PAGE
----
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HSS is consistently among the top-ranked hospitals for orthopedics and rheumatology by U.S. News & World Report. As a recipient of the Magnet Award for Nursing Excellence, HSS was the first hospital in New York City to receive the distinguished designation. Whether you are early in your career or an expert in your field, you will find HSS an innovative, supportive and inclusive environment.
Working with colleagues who love what they do and are deeply committed to our Mission, you too can be part of our transformation across the enterprise.
New Graduate In-Patient Residency
Anticipated Program Start Date: April 2024
Applicants can check the status of their application via the HSS Careers Website at any point in time by logging onto www.hss.edu/careers
The In-Patient Acute Care Residency program is for new graduate nurses transitioning from student to novice. The HSS Department of Nursing is committed to supporting new nurses with rich and rewarding educational and patient care experiences.Hospital for Special Surgery Nurse Residency Program was awarded Accreditation by the American Nurses Credentialing Center’s for the Practice Transitions Program.
The Inpatient residency program is exclusive to new graduates from an accredited BSN program. The residency program runs for one year from date of hire. New graduate RNs are hired into one cohort. The cohort meets throughout the orientation process, until the one year anniversary that includes the mentorship portion of the program. Clinical orientation will be a minimum of 12 weeks and is individualized for the learner as needed; the goal is to ensure all clinical competencies are met.
The program is divided into three time frames: 1) general orientation, 2) clinical orientation, and 3) mentoring. The general orientation process is comprised of classroom/didactic learning for approximately 2 weeks. The clinical orientation phase allows for the new graduates work with a consistent preceptor. During this time, the new graduate nurse also spends time shadowing members of the interdisciplinary team. Shadowing helps the new graduate nurse to become familiar with relevant care team roles and learn how to interact with colleagues in everyday practice. This experience helps the new graduate nurse become familiar with resources in the practice environment and observe the experiences of their patients in different clinical areas.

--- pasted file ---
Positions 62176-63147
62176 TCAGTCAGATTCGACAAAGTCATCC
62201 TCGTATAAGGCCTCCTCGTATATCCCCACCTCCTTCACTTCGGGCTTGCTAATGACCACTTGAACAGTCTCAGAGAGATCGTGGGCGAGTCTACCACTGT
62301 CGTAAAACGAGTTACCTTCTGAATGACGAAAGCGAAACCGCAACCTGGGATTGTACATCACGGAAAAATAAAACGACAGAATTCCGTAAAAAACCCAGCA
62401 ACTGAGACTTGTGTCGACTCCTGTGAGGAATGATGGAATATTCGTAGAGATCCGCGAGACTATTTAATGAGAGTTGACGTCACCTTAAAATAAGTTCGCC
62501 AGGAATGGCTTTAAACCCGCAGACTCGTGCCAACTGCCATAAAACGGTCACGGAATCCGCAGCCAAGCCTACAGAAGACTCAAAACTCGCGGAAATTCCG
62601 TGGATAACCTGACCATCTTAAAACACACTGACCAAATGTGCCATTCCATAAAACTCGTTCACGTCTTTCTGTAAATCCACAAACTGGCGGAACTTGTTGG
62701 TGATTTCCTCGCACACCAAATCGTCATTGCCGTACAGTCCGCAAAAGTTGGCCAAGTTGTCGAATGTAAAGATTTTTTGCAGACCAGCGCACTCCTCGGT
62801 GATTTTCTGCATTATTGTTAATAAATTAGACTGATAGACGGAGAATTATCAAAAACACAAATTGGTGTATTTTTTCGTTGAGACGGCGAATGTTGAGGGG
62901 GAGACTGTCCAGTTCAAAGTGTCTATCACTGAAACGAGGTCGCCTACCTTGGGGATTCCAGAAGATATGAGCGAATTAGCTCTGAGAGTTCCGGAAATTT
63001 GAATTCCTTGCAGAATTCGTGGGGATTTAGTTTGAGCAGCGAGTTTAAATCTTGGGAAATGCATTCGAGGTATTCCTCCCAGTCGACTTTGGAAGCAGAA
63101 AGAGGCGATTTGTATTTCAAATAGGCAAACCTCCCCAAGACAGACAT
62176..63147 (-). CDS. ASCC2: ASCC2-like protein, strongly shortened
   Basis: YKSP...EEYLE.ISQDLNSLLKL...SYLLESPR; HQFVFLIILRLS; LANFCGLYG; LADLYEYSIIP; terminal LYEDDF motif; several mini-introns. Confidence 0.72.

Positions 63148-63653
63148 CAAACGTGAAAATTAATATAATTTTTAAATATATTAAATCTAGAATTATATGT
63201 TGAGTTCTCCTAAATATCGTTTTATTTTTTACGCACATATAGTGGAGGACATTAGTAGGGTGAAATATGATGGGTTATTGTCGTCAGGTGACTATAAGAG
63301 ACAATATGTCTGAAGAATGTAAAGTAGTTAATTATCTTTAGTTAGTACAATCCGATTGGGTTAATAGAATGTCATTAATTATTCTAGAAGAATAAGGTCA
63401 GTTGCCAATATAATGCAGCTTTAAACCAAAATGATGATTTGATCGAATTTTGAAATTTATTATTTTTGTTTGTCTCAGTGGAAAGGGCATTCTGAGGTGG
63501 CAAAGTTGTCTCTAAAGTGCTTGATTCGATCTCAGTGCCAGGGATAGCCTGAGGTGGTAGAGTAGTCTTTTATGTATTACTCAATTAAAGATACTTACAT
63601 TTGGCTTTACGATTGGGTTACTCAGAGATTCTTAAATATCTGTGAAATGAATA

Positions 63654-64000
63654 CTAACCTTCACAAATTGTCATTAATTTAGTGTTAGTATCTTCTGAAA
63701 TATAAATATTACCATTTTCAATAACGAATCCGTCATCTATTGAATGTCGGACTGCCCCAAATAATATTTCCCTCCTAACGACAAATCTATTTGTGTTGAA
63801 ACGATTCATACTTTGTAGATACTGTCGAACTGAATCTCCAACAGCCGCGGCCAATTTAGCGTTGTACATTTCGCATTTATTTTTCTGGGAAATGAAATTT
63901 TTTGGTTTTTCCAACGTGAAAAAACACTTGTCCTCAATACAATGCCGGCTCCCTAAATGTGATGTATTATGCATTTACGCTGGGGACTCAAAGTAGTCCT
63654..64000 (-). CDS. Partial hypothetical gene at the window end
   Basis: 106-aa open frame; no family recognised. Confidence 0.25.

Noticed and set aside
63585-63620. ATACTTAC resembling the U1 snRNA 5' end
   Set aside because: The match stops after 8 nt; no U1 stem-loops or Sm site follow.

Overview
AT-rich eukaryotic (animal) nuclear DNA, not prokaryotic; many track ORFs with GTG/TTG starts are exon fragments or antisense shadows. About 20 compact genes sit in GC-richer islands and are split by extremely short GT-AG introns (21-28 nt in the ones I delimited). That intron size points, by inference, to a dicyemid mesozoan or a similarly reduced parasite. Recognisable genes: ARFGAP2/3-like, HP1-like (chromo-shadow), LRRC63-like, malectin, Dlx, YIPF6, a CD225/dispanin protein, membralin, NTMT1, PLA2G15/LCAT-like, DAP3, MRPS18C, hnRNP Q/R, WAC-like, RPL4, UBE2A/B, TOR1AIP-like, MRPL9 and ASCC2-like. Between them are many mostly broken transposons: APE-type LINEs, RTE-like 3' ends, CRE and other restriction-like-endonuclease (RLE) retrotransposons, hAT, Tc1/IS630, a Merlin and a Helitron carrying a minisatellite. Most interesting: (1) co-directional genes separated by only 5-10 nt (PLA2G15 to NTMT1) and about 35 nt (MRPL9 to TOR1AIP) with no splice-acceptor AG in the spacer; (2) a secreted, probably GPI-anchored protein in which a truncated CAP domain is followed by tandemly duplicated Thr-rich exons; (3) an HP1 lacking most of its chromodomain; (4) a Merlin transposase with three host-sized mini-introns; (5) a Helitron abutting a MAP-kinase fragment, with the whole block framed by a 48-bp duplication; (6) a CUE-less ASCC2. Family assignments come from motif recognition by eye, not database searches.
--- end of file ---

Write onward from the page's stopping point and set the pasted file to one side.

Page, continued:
The Clinical orientation process is then closely followed by a Clinical Education Specialist and is structured with weekly objectives and skills. Bi-weekly individual meetings with the new graduate, preceptor, clinical education specialists and patient care directors serve to evaluate effective transition and progress throughout the program.
The mentoring phase begins during the second month of the orientation. Each cohort meets on a monthly basis for the first 6 months, then every other month until the year anniversary. Monthly meetings have three components: 1) knowledge building educational component, 2) “shared experience” component and 3) mentorship component. Regularly scheduled meetings provide a supportive environment, which allows new graduate RNs to gain confidence in their abilities to cope with the day-to-day challenges of nursing practice.